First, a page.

Berkeley Landmarks :: Cloyne Court
  


Cloyne Court Hotel

2600 Ridge Road, Berkeley, CA

Daniella Thompson


Cloyne Court Hotel (John Galen Howard, 1904) shortly after completion, looking northeast from Le Roy Avenue. Also visible are Allenoke Manor (left), Beta Theta Pi chapter house (right), and a cluster of five steep-roofed Maybeck houses on Ridge Rd. and Highland Place, including Charles Keeler’s house & studio just above the eastern Cloyne wing. (photo: Louis L. Stein Jr. collection)

Tim Banuelos and Linda Robinson, architectural researchers of the Cloyne Court Hotel, recorded that it was a development of the University Land and Improvement Company. Investors in the company included Phoebe Apperson Hearst, Jane K. Sather, James K. Moffitt, John Galen Howard, James M. Pierce, et al. The hotel was named after the philosopher George Berkeley, Bishop of Cloyne, and was built at the substantial cost of $80,000.

John Galen Howard designed Cloyne Court with 32 suites made up of one to five rooms. An unusual design feature for that time were the separate stairways leading to each two suites, with no long hallways on the second and third floors. The building also boasted a unique fireproof system, whereby different sections of the house were separated by brick firewalls and automatic sliding fire-proof doors.

The building looked out onto a protected courtyard, which was described in 1946 as having “Lambay poplars, Italian cypress, weeping willows, apple trees, flowering peach, two avocado trees, silver birch, palms, Scotch heather, the velvety green lawn and neatly arranged plots of gorgeous and fragrant flowers.” Fourteen balconies overlooked this courtyard and San Francisco Bay (although the Bay view today is obstructed by Etcheverry and Soda Halls).


Interior courtyard, looking west (photo: Picturing Berkeley) á á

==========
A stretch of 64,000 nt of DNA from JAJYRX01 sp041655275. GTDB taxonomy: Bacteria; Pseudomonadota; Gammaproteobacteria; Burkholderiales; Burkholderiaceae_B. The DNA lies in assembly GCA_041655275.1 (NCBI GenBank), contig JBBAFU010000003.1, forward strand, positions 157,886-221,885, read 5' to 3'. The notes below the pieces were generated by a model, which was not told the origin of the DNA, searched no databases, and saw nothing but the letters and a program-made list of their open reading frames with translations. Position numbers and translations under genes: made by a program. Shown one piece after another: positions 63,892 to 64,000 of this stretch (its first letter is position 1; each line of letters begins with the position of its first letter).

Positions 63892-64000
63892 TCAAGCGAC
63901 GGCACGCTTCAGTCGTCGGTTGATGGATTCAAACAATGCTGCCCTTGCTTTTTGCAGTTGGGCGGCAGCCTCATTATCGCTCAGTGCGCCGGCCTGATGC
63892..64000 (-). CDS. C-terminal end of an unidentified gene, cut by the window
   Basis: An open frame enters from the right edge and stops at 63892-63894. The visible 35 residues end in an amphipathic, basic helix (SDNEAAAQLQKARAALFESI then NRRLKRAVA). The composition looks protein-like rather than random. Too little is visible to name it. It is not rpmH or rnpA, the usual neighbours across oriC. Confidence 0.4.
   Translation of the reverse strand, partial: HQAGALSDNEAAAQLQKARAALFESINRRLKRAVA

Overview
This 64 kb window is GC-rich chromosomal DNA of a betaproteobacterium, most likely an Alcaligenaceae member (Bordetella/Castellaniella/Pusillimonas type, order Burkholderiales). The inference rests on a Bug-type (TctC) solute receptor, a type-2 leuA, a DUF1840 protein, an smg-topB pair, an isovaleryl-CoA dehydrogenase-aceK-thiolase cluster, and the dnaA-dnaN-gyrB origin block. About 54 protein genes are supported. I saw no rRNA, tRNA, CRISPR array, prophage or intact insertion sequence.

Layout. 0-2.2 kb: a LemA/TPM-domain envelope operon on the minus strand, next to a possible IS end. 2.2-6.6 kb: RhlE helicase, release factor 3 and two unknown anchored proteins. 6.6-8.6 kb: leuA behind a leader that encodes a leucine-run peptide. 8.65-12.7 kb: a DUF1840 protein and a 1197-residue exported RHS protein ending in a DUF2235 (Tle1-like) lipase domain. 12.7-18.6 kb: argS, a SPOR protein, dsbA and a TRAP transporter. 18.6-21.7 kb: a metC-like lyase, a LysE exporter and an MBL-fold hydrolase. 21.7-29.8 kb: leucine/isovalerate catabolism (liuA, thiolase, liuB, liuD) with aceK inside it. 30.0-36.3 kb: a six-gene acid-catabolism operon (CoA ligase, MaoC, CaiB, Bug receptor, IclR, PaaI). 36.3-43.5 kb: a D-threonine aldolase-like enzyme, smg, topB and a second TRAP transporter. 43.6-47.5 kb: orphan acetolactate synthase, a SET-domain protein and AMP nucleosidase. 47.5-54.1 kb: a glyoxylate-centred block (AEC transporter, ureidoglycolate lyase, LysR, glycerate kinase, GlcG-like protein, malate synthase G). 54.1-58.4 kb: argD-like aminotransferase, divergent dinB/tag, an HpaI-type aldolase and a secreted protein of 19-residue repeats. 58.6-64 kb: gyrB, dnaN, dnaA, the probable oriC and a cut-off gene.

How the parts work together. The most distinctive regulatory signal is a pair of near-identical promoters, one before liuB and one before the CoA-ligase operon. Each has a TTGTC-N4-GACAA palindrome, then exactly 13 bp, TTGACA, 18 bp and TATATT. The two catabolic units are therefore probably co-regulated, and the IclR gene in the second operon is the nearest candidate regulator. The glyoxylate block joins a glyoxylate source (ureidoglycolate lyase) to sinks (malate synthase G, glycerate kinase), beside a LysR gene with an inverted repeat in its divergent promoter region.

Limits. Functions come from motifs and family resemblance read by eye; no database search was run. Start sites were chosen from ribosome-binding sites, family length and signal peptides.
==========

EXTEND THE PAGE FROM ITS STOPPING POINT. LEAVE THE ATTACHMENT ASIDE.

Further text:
The hotel was completed in December 1904 and used for housing university faculty, visiting professors, and people waiting for their Northside homes to be completed. James and Margaret (Maggie) Pierce ran the hotel on these principles: “to give everyone what they want, set an attractive table and keep charges within reason.” In 1914, the Pierces purchased the hotel from the other investors.


Interior courtyard, looking east. Newman Hall is visible behind. (photo: Picturing Berkeley)


Later view of interior courtyard, looking east (photo: BAHA archives) á

The Pierce family ran the hotel for 42 years. In 1946, Cloyne Court was sold to the University Students Cooperative Association (USCA) for $125,000. By 1970 USCA was strapped for cash, having purchased several former sororities and built new co-ops. It sold Cloyne Court to the Regents of the University of California and has been leasing it back ever since. In the fall of 1972, the formerly all-male facility went co-ed with the arrival of 62 new female residents. Over the years, changes have been made to the room layout, the most significant occurring in 1976, when the suites were cut up and hallways added in the upper floors. Today, Cloyne Court houses 151 students and is affectionately known in the neighborhood as “Animal House.”


Ridge Road fašade (photo: Daniella Thompson, 2004)

Le Roy Avenue fašade (photo: Daniella Thompson, 2004)


Courtyard, looking northeast (photo: Daniella Thompson, March 2005)


Courtyard, looking northwest (photo: Daniella Thompson, March 2005)


West tower

East tower (photos: Daniella Thompson, 2004)

In Cheap Place to Live: A Biography of the University Students Co-operative Association, 1932–1971, Guy H. Lillian III reveals that during the 1950s and ’60s, an ongoing feud raged between the Cloyne Court co-op and the Berkeley chapter of Beta Theta Pi, located next door to the south and later across Ridge Road in what is now the Jesuit School of Theology’s Chardin Hall. The feud did not abate until the end of the ’60s, when the Beta Theta Pi chapter moved across campus to the Southside.

This and other fascinating stories are told in Calton Bolick’s Cloyne Court Unofficial Website. Cloyne Court was designated a City of Berkeley in November 1982. It is #92001718 on the National Register of Historic Places (added in 1992).


Front entrance (photo: Daniella Thompson, 2004)

East tower (photo: Daniella Thompson, 2005)



Cloyne Court from the air (1994). At bottom right is the Goldman School of Public Policy (formerly Beta Theta Pi chapter house), before the new addition was built on its parking lot. Allenoke Manor is at the bottom left-hand corner. The large white square at center left is the Jesuit School of Theology’s Chardin Hall, home of the Beta Theta Pi chapter during the 1960s. At the top right-hand corner with tennis courts on the roof is the upper Hearst parking structure, former site of College Hall. The parking lot to its left is the former home of Newman Hall. The two structures at top left are 19th century residences. Click the photo for an aerial view of Daley’s Scenic Park.

 

  

Copyright © 2003–2014 Daniella Thompson. All rights reserved.